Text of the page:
Wellness programs have been around for a while, but increasingly more evidence is emerging that these programs lead to greater employee happiness and engagement. Wellness programs from a purely practical sense can reduce healthcare costs and increase office productivity. But what may be even more important is that employees who are more active are not only generally happier and healthier with lower stress levels, they’re more engaged in their employer’s mission and goals and they work better as a team.
“Employers continue to depend on health and wellness initiatives to curb health-care costs and foster a successful and productive workforce,” noted WorldatWork and HealthMine. Unlocking the secrets of how to get employees to work as a team might be centralized around wellness programs.
“Employees who are more active are generally happier and healthier.”
Researchers at WorldatWork and Healthmine looked to gain a broader understanding of current trends and “unique perspectives” in employer-offered healthcare benefits and rewards. Their audience mainly consisted of organizations in the private sector/privately held (36%) and private sector/publicly traded (34%) and that employed roughly 1,000 to 2,500 employees. What they found was exactly what we stated previously: Employers are offering more health-related benefits than ever.
Three reasons organizations offer well-being elements to employees include improving an employee’s health (82%), reducing claims costs and medical premiums (78%) and how the benefits are perceived by workers (77%).
A different survey conducted by RAND of PepsiCo’s wellness program concluded that employers can greatly reduce their overall costs per worker by integrating a comprehensive wellness program into their business model.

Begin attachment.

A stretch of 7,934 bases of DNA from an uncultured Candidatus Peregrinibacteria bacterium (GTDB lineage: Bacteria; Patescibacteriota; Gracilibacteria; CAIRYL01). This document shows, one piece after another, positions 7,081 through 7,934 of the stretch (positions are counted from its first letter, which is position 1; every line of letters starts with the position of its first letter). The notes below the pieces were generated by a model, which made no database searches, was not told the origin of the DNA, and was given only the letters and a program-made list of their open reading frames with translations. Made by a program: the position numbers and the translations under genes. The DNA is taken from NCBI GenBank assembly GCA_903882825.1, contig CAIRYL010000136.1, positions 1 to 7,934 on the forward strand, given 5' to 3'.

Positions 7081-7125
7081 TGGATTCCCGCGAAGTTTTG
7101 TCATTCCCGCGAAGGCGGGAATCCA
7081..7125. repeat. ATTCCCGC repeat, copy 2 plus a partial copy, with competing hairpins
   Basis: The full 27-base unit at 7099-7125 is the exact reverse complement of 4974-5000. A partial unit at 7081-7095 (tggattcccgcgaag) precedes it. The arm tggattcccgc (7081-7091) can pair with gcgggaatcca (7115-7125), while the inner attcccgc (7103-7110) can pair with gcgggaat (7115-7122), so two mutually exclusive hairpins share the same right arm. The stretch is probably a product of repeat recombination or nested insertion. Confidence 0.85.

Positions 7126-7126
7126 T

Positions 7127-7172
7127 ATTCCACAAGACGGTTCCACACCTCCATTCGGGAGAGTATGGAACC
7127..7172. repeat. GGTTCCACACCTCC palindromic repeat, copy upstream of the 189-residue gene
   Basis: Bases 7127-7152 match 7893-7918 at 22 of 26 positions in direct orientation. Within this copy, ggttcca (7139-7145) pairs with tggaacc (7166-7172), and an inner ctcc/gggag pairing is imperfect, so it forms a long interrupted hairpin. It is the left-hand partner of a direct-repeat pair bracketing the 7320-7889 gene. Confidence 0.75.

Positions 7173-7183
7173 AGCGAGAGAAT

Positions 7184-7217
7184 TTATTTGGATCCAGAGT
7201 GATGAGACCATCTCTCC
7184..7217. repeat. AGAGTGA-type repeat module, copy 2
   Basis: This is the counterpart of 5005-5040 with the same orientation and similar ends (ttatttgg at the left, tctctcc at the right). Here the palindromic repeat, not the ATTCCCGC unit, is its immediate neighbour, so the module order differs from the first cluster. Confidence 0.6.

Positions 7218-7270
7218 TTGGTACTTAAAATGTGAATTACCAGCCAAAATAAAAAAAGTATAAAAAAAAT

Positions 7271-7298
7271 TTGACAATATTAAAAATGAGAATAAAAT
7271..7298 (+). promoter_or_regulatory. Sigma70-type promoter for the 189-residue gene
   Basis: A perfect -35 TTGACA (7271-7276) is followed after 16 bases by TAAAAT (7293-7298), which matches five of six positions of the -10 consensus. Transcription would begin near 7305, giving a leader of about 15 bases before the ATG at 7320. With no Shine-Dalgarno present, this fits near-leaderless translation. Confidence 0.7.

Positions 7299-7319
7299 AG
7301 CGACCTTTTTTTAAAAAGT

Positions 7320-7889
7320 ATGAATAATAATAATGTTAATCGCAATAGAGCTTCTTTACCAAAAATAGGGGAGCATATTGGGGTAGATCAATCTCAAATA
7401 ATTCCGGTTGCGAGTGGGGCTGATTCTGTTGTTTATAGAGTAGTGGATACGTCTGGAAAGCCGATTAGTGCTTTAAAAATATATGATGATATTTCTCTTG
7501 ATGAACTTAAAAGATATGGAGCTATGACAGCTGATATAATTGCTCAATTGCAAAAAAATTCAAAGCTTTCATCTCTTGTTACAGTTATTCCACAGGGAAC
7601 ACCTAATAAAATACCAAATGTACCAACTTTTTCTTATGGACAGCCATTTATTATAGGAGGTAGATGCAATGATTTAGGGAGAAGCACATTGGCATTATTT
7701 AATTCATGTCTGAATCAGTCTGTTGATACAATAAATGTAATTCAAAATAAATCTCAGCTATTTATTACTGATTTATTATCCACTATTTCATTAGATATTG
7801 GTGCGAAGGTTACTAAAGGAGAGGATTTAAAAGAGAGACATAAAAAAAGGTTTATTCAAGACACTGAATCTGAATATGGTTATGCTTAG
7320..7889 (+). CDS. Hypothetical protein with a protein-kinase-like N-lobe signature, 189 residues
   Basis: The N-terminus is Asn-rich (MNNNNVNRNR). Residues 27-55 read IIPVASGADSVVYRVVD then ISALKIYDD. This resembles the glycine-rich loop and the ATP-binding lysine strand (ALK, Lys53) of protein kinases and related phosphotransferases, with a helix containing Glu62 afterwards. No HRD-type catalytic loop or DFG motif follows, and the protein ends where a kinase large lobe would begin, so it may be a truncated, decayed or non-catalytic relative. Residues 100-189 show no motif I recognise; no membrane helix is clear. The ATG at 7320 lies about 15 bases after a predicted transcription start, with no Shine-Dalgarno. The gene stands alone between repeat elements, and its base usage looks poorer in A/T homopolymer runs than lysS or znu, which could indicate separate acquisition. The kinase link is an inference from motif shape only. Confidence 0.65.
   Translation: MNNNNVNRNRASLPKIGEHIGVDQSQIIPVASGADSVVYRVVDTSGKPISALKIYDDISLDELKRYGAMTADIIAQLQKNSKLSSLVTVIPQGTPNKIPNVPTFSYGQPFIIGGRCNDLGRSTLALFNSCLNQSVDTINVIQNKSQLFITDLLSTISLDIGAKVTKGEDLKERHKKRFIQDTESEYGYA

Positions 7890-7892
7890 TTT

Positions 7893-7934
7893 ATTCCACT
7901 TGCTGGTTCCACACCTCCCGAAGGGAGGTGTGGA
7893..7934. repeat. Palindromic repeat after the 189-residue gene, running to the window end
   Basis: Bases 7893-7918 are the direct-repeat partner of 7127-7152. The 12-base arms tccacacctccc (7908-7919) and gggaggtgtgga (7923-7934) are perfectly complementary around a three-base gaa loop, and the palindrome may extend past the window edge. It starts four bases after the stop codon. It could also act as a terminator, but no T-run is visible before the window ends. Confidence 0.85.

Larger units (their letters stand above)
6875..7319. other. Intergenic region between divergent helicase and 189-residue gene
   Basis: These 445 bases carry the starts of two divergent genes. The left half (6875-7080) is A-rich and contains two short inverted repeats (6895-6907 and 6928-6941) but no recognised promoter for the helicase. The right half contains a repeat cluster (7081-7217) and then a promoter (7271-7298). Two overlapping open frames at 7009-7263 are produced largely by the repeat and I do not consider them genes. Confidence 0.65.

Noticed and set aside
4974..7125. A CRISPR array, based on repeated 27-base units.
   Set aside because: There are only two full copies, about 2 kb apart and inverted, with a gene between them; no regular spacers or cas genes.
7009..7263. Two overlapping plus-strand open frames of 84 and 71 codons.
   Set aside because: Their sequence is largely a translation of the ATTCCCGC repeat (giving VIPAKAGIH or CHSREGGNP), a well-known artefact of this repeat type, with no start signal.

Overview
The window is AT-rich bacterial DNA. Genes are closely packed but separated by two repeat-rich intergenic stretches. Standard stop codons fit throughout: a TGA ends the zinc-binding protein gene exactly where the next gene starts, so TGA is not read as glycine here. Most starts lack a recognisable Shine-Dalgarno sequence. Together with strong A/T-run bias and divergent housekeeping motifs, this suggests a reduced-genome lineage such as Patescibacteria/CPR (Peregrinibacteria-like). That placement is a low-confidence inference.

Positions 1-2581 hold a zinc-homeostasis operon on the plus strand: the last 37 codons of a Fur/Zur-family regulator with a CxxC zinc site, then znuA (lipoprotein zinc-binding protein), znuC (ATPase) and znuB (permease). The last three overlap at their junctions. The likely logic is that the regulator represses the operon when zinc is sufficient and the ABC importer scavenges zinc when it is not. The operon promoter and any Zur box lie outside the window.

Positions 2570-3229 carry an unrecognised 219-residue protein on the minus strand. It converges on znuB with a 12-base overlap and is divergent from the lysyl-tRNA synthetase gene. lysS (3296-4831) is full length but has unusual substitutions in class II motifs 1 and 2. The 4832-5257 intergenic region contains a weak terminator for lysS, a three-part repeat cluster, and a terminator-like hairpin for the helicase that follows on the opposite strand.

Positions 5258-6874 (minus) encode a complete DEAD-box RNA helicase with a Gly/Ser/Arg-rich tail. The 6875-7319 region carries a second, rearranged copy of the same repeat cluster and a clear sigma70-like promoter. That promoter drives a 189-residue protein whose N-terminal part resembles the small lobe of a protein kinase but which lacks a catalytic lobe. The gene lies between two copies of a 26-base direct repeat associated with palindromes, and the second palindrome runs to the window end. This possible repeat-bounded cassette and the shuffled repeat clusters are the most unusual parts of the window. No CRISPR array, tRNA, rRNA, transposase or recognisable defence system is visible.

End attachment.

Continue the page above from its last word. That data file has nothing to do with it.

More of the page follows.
Cutting Costs is a Major Benefit
Researchers found that after seven years of running a successful wellness program, employers cut $30 off the healthcare costs per member each month. More specifically, the disease management component of wellness programs resulted in a nearly 30% drop in hospital admittance and a $136 reduction per member per month. The benefits are obvious for employers, but are they impacting employees in the same way?
Employees Benefit from Wellness Programs
WorldatWork and Healthmine reported that 75% of organizations felt employee satisfaction was the most significant measured outcome of wellness programs. Biometric screening (73 percent), employee engagement (72%) and productivity (71%) filled out the top four.
“Twenty-four percent of employees want their employers to offer them free gym memberships.”
Employees would agree. In a survey conducted by TechnologyAdvice of nearly 500 office workers between 25 and 54, 24% wanted their employers to offer them free gym memberships. That was the second most coveted perk behind flex time and remote working (32%). And while free gym memberships are only one possible component of a wellness program, it shows you just how highly ranked this type of incentive is.
Employees take part in wellness programs for various reasons. Some love to live a healthy lifestyle. Whether they’re at work or at home, they enjoy eating healthy and working out. These employees likely gravitate intentionally or not to companies that offer comprehensive wellness programs and related perks because it meets their lifestyle requirements. Other employees opt to join the program because it lowers their spending on medical costs. Those who are healthier, noted Bankrate, are less likely to take trips to the doctor and have a greater chance of spending more days at work.
Employers looking to build (or rebuild) their perks and benefits program should start by analyzing their wellness program and healthcare offerings. As these studies indicate, not only do employees covet a robust wellness program because of reduced healthcare costs, they enjoy the outcomes of less stress and greater employee happiness.